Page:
The whole world seems to be waiting eagerly for the "next phase" of Occupy Wall Street, or else for the entire thing to dissipate overnight. While the raids on occupations from Oakland to New York certainly change the equation, they do little to subtract from our numbers. In fact, they multiply the reasons why we fight.
Even before the raid on Liberty Square, much of the work of Occupy Wall Street was being done in public atriums, in schools, in community centers, in workplaces and online — a level of organization that has been largely ignored by the mainstream news media.
In this way, Occupy Wall Street has challenged us to express our views and organize politically outside officially sanctioned forums. It has given people a means to engage directly in decision-making in a way that our broken political system has long failed to deliver.
Pundits who argue for channeling Occupy Wall Street into party politics miss the point entirely. By focusing America's attention on the dramatic polarization of wealth and by creating a new political identity — "the 99%" — we are already impacting politics in ways the Tea Party could only dream of.
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The 1% own and operate the corporate media. They are doing everything they can to defend the status quo, squash dissent and protect the wealthy and the powerful. The Common Dreams media model is different. We cover the news that matters to the 99%. Our mission? To inform. To inspire. To ignite change for the common good.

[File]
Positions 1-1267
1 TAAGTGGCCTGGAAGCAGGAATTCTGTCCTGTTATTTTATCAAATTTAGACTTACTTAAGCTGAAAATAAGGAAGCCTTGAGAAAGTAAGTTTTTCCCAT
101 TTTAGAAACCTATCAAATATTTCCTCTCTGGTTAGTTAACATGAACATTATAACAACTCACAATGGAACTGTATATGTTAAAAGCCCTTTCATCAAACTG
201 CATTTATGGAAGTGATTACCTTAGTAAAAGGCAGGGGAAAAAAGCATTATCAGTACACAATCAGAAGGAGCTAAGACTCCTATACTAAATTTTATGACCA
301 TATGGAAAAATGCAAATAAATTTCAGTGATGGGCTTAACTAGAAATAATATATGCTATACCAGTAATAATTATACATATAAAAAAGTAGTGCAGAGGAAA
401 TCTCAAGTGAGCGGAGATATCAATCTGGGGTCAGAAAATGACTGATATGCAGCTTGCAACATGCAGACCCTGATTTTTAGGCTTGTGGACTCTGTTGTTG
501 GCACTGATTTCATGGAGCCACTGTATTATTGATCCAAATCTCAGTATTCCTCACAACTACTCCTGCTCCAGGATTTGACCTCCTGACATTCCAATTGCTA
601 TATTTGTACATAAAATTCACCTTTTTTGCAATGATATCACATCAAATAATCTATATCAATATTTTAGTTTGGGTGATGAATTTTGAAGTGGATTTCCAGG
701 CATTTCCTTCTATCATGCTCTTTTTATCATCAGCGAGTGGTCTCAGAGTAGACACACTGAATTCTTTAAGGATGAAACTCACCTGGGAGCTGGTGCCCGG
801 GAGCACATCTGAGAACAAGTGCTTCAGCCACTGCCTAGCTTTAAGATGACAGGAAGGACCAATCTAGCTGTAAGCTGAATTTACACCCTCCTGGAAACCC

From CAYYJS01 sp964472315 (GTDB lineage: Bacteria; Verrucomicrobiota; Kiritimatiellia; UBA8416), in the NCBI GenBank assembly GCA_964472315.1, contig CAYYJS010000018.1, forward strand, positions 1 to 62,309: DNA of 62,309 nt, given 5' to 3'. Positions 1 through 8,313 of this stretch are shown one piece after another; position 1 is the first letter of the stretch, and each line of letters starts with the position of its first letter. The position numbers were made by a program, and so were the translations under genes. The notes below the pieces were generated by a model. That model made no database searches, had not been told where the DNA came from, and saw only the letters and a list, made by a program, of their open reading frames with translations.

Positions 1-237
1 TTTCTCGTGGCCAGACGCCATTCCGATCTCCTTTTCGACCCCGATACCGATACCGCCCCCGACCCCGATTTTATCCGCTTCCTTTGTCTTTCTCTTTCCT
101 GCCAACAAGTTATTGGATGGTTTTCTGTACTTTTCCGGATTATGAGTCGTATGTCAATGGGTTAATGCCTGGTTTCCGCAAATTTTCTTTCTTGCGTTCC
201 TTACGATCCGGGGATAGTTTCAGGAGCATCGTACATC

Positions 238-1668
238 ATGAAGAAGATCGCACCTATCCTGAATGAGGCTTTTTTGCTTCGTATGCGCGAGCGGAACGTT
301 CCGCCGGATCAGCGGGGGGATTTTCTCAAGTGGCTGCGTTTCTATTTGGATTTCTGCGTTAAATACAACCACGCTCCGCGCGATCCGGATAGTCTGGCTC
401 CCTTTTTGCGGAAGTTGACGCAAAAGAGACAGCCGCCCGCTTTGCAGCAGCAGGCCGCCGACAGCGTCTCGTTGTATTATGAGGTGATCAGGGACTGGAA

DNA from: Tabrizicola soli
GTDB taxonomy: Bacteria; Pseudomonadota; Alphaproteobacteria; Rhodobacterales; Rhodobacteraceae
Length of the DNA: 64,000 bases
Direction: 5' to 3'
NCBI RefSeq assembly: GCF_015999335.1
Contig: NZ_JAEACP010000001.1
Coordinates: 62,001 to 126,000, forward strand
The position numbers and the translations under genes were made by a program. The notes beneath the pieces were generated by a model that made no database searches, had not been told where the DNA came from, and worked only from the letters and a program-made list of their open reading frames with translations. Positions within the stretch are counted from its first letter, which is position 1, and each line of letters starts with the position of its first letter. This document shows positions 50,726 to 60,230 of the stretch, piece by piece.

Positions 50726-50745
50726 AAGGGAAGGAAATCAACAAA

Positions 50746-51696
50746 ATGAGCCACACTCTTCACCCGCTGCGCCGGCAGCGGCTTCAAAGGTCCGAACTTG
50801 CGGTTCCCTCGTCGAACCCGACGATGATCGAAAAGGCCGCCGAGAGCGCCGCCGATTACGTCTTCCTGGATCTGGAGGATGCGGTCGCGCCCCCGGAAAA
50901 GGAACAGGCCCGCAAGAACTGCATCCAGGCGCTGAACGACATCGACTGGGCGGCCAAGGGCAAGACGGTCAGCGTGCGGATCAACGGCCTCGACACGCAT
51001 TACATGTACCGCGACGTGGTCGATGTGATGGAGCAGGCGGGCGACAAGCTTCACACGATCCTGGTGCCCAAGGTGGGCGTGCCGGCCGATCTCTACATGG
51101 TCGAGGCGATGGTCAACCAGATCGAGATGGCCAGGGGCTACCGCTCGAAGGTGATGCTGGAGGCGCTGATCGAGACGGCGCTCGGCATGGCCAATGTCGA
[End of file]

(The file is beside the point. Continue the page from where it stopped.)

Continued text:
The power of our movement is that it is changing the very coordinates of how people think about politics; it is changing the political imagination. We therefore cannot accept the mandate to return to the way things were, to use get-out-the-vote drives and political action committees as our only means of making change.
This week, students from universities across New York City have joined together for Week of Action and have planned a student strike today. Thousands will march in solidarity with Occupy Wall Street.
Of course, the question "where do we go from here?" remains a tough one, but it will only lead us to more creative solutions. We will continue to organize and seek new spaces for dialogue and politics. As fellow organizer Manissa McCleave Maharawal has written: "Our movement is not contained by a park, our ideas are not contained by a park and we will not be contained by a park."